After a tumultuous winter for the team and the sport of F1 at large, Lotus is looking to bounce back in a major way with a striking new car design and overhauled IT infrastructure.
Much like the opening race in Australia, in which neither Lotus machine crossed the finish line, the IT revamp has proven to be a challenge, albeit a rewarding one, according to the team's IT/IS director Michael Taylor.
"We're slightly behind [with] the ambitious targets we set and the business not being ready to accept all of the changes," admitted Taylor. "Downtime in the Formula 1 world is definitely not an option so trying to migrate a legacy data centre to a new all-singing, all-dancing dual-purpose facility has been quite a challenge."
Last year, V3 spoke to Taylor's predecessor Graeme Hackland (now at rival team Williams) about his intentions to overhaul its IT infrastructure, with help from the likes of EMC and Avanade, to ensure it was ready for the seemingly never-ending data growth all F1 teams are experiencing.
"We probably underestimated the amount of work involved," said Taylor. Nonetheless, he said, the experience itself has been "fantastic", with EMC in particular working closely with the team to take it over to a converged infrastructure model.
One of the most recent upgrades to the Lotus IT operation was a major performance increase to its computer-aided design (CAD) systems, which saw the time taken to process some common tasks reduced from 60 to five seconds.
IT is often the part of a business which is only noticed when the email system goes down, a trait that is even recognisable in Lotus. "We're always challenged about what we're not doing as opposed to what we are doing," Taylor explained. However, he has a plan to promote the IT brand within the team.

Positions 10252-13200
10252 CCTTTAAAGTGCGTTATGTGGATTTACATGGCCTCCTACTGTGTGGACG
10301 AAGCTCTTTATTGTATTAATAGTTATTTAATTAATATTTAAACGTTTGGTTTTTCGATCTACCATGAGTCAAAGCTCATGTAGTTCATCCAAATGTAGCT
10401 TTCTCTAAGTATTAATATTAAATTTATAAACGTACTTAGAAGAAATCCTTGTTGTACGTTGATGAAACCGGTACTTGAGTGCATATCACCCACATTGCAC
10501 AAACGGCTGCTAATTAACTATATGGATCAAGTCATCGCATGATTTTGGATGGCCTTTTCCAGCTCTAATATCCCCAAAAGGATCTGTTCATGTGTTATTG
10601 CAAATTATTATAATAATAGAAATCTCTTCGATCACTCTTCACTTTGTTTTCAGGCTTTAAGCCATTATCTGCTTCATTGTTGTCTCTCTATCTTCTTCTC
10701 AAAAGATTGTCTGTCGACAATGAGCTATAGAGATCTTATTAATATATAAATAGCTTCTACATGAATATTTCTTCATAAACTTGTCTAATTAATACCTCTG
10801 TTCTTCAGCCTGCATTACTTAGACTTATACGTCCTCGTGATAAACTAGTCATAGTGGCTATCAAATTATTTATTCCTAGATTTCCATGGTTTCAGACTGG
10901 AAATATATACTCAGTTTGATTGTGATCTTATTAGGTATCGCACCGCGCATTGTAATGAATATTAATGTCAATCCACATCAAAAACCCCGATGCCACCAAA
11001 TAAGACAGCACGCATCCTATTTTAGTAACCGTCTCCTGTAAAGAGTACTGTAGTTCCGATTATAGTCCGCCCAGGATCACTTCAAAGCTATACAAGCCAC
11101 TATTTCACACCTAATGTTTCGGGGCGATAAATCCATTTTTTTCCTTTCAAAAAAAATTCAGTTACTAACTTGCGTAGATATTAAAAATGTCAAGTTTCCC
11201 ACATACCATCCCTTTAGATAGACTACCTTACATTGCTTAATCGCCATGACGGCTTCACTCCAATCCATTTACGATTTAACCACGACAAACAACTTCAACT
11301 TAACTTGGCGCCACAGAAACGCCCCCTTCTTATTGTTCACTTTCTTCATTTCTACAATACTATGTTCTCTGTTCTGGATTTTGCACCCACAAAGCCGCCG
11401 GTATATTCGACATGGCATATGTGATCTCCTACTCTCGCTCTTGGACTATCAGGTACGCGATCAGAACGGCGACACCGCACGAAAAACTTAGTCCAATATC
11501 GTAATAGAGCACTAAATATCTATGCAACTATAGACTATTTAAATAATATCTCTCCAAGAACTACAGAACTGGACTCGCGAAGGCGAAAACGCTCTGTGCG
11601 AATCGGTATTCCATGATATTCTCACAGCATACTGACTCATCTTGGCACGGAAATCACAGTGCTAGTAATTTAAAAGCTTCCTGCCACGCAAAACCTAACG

"One of the initiatives we've got is to make sure we recognise our successes," he said. "We're into the third month of the year and already a fair way down our list of 20 successfully delivered improvements to the business from an IT perspective. We are just starting to resonate that message and there are groups inside the business which are reporting improvements."
Nonetheless, the complexity of the 2014 cars, which place a much greater emphasis on hybrid electric power than ever before, put a huge strain on the team in terms of data analytics. Perversely, even though the amount of data created by the cars will increase, the amount of data which is actually usable simply does not scale.
"Over the last two years we've seen 80 percent data growth," Taylor explained. "I could comfortably say we're not seeing an increase in the data we're accessing that's in line with that."
As is always the way, time and money are against the analytics team. "If we had unbound resources to both of those, the cars would be 10 seconds per lap faster," said Taylor.
Lotus had ambitions at the start of 2013 to be world champions by the end of 2015. While right now that may seem far-fetched, things can change quickly in F1. And there isn't much that can drive that change quicker than solid IT.
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